|This article relies on references to primary sources. (August 2010)|
Modern Toss is the creation of British comedy writers and cartoonists Jon Link and Mick Bunnage. Renowned for their scurrilous humour and highly stylised animation, it was created in 2004, initially as a website publishing single panel jokes and then as series of irregularly released comics. To date there have been seven comics, with the early ones now highly collectable (especially the second, with its free sample of royal hair). The first four comics were republished as two books by Macmillan and two TV series were produced for Channel 4 and distributed worldwide by Fremantle Media.
Prior to starting Modern Toss, Jon Link and Mick Bunnage were on the original launch team for Loaded magazine, where they developed their first joint cartoon strip 'Office Pest'.
Comics and books 
Since 2004, seven issues of Modern Toss have been published as comics plus one Christmas Special in 2007. Only Issues 5 to 7 are still in print and some of the early editions are now highly collectable.
The early editions of the comics were part funded by advance subscriptions of enthusiasts who discovered Modern Toss cartoons on the web and eventually became the ‘Friends of Modern Toss’ – always credited on the final page each of the comics.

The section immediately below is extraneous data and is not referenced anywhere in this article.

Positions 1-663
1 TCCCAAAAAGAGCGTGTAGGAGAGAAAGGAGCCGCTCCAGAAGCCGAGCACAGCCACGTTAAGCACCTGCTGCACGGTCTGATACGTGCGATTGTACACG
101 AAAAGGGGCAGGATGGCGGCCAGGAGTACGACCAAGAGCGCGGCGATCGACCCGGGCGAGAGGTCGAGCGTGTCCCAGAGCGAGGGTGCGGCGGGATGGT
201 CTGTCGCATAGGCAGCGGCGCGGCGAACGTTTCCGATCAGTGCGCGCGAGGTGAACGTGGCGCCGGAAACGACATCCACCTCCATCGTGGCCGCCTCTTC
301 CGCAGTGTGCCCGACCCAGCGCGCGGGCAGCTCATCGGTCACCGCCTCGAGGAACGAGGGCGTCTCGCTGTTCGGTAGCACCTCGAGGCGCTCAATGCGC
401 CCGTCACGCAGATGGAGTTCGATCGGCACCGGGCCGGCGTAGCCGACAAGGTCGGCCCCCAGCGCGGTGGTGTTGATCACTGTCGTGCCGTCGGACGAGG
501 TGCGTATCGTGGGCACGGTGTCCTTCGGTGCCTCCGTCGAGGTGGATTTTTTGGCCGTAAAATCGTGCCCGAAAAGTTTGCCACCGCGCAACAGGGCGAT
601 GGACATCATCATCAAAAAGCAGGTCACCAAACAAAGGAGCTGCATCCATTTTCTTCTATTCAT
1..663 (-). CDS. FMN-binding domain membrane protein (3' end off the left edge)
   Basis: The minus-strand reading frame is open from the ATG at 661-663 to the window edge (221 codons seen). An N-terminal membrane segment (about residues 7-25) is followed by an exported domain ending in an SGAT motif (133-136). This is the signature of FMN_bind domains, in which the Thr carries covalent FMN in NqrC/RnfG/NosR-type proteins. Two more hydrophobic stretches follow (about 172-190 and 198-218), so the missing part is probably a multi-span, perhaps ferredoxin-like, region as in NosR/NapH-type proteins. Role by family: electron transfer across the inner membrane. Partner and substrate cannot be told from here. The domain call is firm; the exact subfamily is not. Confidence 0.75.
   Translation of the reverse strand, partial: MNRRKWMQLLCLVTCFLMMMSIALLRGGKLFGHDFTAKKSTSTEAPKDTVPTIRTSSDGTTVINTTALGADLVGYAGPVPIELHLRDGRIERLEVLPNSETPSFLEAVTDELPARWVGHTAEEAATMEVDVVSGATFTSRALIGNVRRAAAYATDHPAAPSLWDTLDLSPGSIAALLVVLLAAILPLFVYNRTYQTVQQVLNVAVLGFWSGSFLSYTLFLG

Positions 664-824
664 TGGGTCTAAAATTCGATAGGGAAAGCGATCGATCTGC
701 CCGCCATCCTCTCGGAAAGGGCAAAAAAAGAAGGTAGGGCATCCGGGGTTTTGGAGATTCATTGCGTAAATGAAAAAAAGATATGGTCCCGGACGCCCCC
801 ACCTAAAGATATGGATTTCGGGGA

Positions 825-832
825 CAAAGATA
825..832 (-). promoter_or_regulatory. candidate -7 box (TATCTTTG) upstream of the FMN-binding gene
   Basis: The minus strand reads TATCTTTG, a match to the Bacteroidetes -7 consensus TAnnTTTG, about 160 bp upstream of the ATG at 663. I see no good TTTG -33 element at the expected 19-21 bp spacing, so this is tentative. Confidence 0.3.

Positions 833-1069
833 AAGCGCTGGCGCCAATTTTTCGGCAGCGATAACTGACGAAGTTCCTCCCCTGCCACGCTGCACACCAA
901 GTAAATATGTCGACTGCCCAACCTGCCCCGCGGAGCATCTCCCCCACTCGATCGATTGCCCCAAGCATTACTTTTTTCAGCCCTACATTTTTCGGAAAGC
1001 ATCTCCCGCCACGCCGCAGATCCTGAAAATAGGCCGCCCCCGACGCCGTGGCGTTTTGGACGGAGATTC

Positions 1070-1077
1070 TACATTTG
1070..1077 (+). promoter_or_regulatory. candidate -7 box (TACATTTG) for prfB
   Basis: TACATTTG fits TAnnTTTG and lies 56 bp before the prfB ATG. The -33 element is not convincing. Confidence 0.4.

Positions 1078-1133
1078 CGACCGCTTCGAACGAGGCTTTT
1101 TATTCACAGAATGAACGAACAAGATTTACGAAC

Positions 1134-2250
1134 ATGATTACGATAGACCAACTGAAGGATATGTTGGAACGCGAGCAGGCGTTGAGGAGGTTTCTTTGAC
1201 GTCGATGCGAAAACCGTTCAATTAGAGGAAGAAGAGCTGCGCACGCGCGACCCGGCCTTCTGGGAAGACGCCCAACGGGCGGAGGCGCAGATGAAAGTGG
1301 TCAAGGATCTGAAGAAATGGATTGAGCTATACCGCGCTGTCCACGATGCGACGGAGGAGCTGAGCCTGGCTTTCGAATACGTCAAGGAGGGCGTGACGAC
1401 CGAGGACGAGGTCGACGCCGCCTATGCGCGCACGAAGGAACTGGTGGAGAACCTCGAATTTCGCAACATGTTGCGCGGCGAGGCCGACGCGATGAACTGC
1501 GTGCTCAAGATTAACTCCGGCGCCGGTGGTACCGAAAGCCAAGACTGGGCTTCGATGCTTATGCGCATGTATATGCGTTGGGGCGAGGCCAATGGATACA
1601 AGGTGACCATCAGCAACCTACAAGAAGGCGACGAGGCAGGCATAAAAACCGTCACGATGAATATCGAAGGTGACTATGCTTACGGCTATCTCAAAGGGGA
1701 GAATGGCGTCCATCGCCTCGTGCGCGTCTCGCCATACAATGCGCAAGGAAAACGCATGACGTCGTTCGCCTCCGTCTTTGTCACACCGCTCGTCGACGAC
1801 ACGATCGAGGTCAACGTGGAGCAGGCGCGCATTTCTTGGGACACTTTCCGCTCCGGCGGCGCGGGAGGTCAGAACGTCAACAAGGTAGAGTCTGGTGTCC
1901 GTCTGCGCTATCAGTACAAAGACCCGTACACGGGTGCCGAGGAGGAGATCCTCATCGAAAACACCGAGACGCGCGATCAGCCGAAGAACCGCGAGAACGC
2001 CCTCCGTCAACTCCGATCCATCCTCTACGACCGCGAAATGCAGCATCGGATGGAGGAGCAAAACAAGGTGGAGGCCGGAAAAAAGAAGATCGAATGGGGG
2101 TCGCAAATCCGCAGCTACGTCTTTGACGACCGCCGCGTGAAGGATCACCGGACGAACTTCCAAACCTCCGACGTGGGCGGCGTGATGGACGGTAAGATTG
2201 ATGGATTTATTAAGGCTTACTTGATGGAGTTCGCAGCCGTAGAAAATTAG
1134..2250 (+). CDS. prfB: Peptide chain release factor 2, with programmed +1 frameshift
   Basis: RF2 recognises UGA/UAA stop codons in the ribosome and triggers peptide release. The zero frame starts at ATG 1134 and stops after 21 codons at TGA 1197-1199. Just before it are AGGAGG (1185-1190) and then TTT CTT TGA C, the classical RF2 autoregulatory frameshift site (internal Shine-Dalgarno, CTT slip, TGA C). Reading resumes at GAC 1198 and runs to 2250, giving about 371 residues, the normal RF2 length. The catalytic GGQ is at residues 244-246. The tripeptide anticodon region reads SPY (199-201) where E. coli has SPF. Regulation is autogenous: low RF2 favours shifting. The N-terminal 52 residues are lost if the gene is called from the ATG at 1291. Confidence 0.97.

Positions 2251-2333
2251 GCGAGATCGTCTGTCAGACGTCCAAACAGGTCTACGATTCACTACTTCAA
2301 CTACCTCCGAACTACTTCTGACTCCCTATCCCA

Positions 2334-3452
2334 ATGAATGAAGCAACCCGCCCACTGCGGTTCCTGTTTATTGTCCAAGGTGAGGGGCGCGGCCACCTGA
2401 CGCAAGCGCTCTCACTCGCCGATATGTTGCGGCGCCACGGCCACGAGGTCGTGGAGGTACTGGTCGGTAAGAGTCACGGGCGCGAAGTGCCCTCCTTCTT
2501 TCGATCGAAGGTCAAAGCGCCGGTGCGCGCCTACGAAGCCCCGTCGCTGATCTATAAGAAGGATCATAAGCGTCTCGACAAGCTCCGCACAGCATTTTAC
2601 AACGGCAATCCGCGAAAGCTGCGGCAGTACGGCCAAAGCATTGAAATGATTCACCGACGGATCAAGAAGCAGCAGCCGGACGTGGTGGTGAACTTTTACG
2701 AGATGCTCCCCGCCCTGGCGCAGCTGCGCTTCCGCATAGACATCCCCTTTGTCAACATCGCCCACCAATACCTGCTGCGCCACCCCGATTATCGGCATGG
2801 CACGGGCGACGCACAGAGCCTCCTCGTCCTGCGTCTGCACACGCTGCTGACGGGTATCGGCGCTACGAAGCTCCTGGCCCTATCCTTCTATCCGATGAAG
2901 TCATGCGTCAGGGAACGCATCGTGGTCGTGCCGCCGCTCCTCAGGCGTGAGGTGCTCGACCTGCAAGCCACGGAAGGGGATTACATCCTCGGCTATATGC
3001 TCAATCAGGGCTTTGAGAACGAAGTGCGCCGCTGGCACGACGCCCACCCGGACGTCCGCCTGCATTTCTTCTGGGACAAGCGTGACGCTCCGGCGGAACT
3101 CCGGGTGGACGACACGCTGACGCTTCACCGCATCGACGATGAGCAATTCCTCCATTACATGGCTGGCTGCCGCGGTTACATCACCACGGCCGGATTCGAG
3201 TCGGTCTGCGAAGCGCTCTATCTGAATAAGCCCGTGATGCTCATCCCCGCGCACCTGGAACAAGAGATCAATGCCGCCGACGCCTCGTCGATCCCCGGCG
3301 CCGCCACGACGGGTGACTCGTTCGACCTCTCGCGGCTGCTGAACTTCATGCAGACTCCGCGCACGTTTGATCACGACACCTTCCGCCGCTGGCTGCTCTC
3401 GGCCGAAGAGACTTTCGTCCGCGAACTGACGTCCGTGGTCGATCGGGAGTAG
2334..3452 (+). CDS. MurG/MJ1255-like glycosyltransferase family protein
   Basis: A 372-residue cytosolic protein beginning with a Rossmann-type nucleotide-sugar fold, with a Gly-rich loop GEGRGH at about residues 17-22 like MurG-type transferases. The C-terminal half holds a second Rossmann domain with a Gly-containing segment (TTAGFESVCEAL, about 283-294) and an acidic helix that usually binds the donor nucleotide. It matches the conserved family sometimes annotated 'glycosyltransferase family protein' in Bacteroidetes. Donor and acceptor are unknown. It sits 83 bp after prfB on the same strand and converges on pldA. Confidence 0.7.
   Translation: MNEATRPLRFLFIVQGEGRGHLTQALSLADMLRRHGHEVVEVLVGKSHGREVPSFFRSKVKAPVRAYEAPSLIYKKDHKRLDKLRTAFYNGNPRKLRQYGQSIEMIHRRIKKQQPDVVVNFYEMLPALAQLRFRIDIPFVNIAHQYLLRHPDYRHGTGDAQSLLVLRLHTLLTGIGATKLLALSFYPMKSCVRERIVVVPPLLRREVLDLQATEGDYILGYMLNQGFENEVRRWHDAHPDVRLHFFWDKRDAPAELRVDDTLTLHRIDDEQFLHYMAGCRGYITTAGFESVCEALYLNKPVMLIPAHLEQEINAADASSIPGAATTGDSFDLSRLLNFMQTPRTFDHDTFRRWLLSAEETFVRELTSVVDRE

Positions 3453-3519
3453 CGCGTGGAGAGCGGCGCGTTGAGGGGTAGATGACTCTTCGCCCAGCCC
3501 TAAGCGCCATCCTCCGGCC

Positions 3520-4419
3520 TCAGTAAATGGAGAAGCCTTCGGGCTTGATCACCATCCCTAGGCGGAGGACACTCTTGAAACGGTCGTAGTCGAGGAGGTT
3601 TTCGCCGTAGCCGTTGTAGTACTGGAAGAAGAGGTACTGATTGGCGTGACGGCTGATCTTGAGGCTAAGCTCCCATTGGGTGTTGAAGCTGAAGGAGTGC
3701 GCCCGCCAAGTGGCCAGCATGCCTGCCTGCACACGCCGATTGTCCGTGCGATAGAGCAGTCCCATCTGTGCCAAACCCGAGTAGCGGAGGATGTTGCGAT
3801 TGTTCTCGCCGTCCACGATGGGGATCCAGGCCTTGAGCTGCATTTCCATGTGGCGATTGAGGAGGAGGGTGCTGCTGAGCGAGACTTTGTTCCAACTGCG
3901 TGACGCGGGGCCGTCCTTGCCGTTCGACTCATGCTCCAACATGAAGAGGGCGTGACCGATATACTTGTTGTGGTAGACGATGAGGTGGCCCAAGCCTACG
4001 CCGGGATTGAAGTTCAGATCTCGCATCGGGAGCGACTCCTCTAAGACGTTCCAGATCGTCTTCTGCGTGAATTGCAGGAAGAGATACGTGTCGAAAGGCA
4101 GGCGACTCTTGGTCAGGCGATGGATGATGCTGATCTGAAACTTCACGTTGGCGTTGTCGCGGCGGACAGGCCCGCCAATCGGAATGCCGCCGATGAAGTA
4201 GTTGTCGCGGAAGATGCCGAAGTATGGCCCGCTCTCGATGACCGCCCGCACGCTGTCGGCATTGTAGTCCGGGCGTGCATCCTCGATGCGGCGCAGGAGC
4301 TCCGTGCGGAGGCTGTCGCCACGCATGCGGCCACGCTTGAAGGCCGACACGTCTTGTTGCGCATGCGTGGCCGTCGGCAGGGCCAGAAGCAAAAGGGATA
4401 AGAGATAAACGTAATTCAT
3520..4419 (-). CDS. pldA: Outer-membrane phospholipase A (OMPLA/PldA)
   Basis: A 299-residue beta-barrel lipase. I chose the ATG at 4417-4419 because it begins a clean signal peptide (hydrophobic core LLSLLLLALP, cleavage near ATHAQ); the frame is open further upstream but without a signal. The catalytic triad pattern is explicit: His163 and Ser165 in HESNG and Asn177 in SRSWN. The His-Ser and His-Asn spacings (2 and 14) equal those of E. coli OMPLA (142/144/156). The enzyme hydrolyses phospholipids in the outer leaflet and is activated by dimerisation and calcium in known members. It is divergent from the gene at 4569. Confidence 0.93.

The first two issues of the comic were compiled into a book, Modern Toss, published by Macmillan. in 2004 (now out of print) and Simon & Schuster in the US (2006). Modern Toss: Another Book was compiled from comic issues three and four and was also published by Macmillan in 2007. Macmillan went on to publish three further books: The Modern Toss Guide to Work (2007), Modern Toss Christmas Special (2008) which is now out of print and Home-Clubber – ‘All You Can Eat’ (2009) drawn from the long running strip in the The Guardian Guide; Home-Clubber is also out of print.
Alongside publishing the comics Modern Toss have self-published three books – Collected Thoughts by Drive-By Abuser (2009), a hand-stitched collection of comic verse from their character famed for his half-baked musings; More Work (2010) a compilation of the Work cartoons produced subsequent to the release of The Modern Toss Guide to Work ; and Desperate Business (2012) which drew on the long running series of strips in the satirical publication Private Eye.
Channel 4 commissioned Modern Toss to produce a half-hour Comedy Lab entitled Modern Toss IMDb, which was broadcast in May 2005. Channel 4 subsequently commissioned a Series, which was broadcast from 11 July 2006 4OD info, Channel 4 broadcast a partly animated late-night television series closely based on the published cartoons. It includes live action, animation, and cartoons combining the two. The show has a voice cast that includes Mackenzie Crook, Doon Mackichan, Paul Kaye and Simon Greenall. The animated segments maintain the simplistic look of the books.
The live-action sketches ("I live ere", "Alan", "Drive by abuser", "Customer services", "Accident and emergency", "Citizens advice", "Illegal alphabet") were directed by Ben Wheatley. The animation was directed by Bunnage and Link, series one animation was produced by 12Foot6, series two by Spy Pictures.